The life and actions of Jesus of Nazareth are ones that have the most voluminous amounts of historical written evidence -    

Quoting Pema_Jampa:

Buddhism, Islam, and Hinduism share those same messages. Just to name some.I am sure there are more.

The ideals on the way to live ones life. Again helping others, tell the truth, love, not kill etc. 

Not to be mean here but those are stories that are told. I do believe the idea of religion was created so that people had some answers to all the questions as to why and how. It makes us more comfortable thinking we know why we are here and what will happen after. It also makes people behave a certain way. 

The healing happens all the time on tv. You have seen it right? They get all these people in the room and start preaching. They say your emotions get the best of you and people start doing crazy things. Personally don't know never been to any sort of thing. Also we must remember enough money will make some people do and say just about anything. We must question everything.

I could claim right now I am the queen of sheba. Does it make it so?

I do believe that if people are told something long enough they will start to believe it. Maybe Jesus really thought he was "God". Who knows. There have been many prophets or so called prophets if you will. 

Again there is no evidence that Jesus was "God" or even "holy". He was a man who lived a long time ago who preached a religion that was practiced then and that has morphed into something completely different now.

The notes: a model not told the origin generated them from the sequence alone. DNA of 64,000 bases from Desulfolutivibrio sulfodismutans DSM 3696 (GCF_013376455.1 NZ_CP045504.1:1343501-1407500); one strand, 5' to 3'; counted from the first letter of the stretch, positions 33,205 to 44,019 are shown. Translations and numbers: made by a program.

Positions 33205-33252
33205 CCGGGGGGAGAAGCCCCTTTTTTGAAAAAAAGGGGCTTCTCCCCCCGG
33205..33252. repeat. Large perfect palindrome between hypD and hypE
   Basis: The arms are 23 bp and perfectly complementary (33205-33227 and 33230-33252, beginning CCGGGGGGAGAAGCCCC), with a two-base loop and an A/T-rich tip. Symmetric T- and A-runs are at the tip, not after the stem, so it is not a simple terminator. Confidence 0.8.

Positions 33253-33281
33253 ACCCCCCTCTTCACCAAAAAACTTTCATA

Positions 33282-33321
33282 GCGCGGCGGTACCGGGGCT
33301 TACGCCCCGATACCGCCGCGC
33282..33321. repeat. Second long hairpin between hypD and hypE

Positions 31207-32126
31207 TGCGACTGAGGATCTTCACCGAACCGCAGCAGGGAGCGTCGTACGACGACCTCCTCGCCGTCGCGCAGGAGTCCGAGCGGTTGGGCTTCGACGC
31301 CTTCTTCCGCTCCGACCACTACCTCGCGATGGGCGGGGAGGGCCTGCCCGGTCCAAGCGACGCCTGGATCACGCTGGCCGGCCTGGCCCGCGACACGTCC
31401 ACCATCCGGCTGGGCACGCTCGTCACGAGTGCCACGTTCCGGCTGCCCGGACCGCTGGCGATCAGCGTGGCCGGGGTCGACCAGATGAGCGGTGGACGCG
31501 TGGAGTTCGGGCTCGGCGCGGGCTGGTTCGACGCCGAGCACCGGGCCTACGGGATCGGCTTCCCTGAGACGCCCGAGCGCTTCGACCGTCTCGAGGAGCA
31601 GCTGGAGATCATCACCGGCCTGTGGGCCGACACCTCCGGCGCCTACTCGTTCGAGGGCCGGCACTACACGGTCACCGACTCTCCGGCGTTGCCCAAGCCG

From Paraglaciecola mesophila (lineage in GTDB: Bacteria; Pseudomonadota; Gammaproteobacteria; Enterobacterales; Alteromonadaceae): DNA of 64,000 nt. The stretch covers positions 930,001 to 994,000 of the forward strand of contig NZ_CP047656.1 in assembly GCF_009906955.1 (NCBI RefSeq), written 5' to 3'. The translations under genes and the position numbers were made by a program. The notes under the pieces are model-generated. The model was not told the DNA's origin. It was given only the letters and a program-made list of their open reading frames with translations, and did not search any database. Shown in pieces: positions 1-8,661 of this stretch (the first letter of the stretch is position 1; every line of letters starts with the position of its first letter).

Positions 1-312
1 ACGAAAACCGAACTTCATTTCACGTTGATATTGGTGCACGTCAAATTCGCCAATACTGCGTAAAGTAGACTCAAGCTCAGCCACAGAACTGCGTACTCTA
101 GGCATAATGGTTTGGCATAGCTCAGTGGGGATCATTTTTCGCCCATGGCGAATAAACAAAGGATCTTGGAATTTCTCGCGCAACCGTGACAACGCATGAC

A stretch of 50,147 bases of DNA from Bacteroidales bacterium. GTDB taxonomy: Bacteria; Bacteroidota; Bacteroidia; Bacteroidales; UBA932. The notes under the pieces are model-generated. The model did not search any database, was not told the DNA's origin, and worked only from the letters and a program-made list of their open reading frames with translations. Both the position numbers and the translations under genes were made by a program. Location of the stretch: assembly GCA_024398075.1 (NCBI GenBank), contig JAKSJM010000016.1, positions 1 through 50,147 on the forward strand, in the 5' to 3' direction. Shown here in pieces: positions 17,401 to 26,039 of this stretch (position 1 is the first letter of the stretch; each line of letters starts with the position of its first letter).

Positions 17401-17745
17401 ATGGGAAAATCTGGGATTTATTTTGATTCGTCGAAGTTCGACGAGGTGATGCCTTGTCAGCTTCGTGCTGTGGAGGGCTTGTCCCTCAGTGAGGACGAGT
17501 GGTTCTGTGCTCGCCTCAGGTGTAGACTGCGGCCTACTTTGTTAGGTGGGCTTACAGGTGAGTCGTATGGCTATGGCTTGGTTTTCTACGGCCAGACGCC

It doesn't matter what religion you follow as long as one lives a good life. No one religion or faith has all the answers. No evidence that any one of them is more correct than the other. 


Quoting SallyMJ:

I agree with you that some religions share the messages of be kind, do not murder - but the only other one that comes to mind for me is Judaism - on which Christianity is based. Please help me think of others.

I think it's great that you believe "Jesus was a man with some good ideas on how to live a kind and peaceful life." Could you please share with me some of those ideas? What about the fact that many people - sometimes 10,000, including women and children - saw him turn a boy's lunch into food for thousands of people, with even food left over, and turned water into wine at a wedding where they had run out of wine? What about calming a huge, deadly storm, just by speaking? What about healing people who were blind, lame, insane, had chronic bleeding for 20 years, had leprosy - which alienated people from general society until they died? Again, all of these were observed by many people. What about raising people from the dead, and himself rising from the dead, as he predicted, and which was prophesied thousands of years before? Are these mass hallucinations of people who were there and who knew these people, and in some cases were even related to them? They even wrote about this, and could have been publicly proven false by others in the lifetimes of those who had been around during the time of Jesus.